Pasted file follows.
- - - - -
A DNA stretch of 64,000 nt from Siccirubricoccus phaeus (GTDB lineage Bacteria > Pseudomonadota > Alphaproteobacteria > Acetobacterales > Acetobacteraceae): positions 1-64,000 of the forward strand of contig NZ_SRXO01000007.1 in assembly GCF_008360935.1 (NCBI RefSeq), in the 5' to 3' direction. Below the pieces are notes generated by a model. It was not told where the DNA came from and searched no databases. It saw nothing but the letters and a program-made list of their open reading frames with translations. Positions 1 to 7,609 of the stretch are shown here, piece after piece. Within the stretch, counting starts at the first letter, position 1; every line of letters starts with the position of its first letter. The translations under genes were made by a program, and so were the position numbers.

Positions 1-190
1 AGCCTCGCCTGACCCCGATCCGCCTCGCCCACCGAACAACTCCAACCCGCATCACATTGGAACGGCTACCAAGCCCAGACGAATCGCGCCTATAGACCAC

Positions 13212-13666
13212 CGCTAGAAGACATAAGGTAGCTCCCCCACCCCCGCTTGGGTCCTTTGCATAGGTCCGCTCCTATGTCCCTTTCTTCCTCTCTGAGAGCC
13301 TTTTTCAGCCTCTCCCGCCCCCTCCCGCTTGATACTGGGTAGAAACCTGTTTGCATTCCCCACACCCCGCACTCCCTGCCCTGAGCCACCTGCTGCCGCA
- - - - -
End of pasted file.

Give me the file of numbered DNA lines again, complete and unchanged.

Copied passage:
A DNA stretch of 64,000 nt from Siccirubricoccus phaeus (GTDB lineage Bacteria > Pseudomonadota > Alphaproteobacteria > Acetobacterales > Acetobacteraceae): positions 1-64,000 of the forward strand of contig NZ_SRXO01000007.1 in assembly GCF_008360935.1 (NCBI RefSeq), in the 5' to 3' direction. Below the pieces are notes generated by a model. It was not told where the DNA came from and searched no databases. It saw nothing but the letters and a program-made list of their open reading frames with translations. Positions 1 to 7,609 of the stretch are shown here, piece after piece. Within the stretch, counting starts at the first letter, position 1; every line of letters starts with the position of its first letter. The translations under genes were made by a program, and so were the position numbers.

Positions 1-190
1 AGCCTCGCCTGACCCCGATCCGCCTCGCCCACCGAACAACTCCAACCCGCATCACATTGGAACGGCTACCAAGCCCAGACGAATCGCGCCTATAGACCAC

Positions 13212-13666
13212 CGCTAGAAGACATAAGGTAGCTCCCCCACCCCCGCTTGGGTCCTTTGCATAGGTCCGCTCCTATGTCCCTTTCTTCCTCTCTGAGAGCC
13301 TTTTTCAGCCTCTCCCGCCCCCTCCCGCTTGATACTGGGTAGAAACCTGTTTGCATTCCCCACACCCCGCACTCCCTGCCCTGAGCCACCTGCTGCCGCA